In the biology classroom, they looked at animal fur and skulls, ostrich eggs, seashells and a starfish. Virginia Larsen, doing a great mad scientist impersonation, showed them how an open-ended bag of bubble wrap can suffocate animals. She had them promise to rip open the bags to protect wildlife.
They met artist Ana Serano in the art gallery displaying her works. Colorful drawings of birds were popular with her young fans, because they could press small boxes on the wall to hear the birds’ songs.
Serano said she had fielded lots of questions about which painting or drawing was her favorite.
They went through improvisation exercises in the college’s theater, miming activities suggested by another person who answered the question, “What are you doing?”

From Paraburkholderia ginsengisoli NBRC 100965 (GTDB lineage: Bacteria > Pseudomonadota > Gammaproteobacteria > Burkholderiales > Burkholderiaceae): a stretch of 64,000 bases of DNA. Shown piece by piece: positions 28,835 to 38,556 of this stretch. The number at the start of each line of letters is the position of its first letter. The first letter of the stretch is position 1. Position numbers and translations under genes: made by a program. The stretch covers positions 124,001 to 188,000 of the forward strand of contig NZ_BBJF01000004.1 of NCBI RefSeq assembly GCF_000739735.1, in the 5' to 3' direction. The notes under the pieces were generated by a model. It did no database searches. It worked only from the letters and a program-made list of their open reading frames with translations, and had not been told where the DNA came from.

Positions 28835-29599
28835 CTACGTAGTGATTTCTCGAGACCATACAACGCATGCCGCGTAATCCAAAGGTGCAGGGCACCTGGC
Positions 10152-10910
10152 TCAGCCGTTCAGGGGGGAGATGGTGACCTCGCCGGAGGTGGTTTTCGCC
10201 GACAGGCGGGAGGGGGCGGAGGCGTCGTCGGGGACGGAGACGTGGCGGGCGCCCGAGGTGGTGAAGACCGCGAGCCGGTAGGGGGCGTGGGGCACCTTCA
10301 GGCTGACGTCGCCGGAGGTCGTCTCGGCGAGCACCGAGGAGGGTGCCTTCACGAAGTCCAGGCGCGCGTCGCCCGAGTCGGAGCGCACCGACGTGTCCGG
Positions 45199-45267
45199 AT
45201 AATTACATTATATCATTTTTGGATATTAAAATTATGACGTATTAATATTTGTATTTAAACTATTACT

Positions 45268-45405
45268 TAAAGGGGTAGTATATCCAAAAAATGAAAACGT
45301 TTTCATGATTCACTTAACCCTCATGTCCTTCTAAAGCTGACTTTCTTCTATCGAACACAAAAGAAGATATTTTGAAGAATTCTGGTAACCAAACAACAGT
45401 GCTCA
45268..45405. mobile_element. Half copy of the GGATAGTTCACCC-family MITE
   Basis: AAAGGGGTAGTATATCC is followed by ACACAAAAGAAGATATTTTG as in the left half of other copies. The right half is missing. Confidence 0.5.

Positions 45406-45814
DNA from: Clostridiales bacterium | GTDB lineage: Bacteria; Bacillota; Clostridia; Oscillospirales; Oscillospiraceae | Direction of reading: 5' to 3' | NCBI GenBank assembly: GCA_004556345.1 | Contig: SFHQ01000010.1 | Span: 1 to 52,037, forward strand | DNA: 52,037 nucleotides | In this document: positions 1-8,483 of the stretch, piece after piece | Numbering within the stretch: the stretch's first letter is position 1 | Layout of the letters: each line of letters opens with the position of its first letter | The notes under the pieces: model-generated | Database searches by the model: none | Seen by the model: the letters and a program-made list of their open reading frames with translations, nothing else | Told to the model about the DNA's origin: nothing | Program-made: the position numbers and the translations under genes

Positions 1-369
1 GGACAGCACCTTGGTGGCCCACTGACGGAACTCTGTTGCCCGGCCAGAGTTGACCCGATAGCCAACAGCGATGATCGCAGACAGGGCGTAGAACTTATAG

The day wrapped up with a pizza lunch and a bus ride back to school for the little buddies.
At lunch, Park-Smith called each buddy pair to the front of the room so big buddies could introduce themselves and their young friends.
Park-Smith praised the big buddies for the time they spend in the program. They are busy students, she said. Some are athletes or involved in other organizations, and nearly all also have jobs.
Several big buddies are high school students attending college to complete their general requirements. Others are also taking general classes preparing to transfer to study business, psychology, nursing or social work.
After their friends left, several big buddies talked about why they participate in the program.
Sufy Harvi, 22, studying business, said he wanted to give back. It’s important to work with kids, “because they are going to become the community,” he said.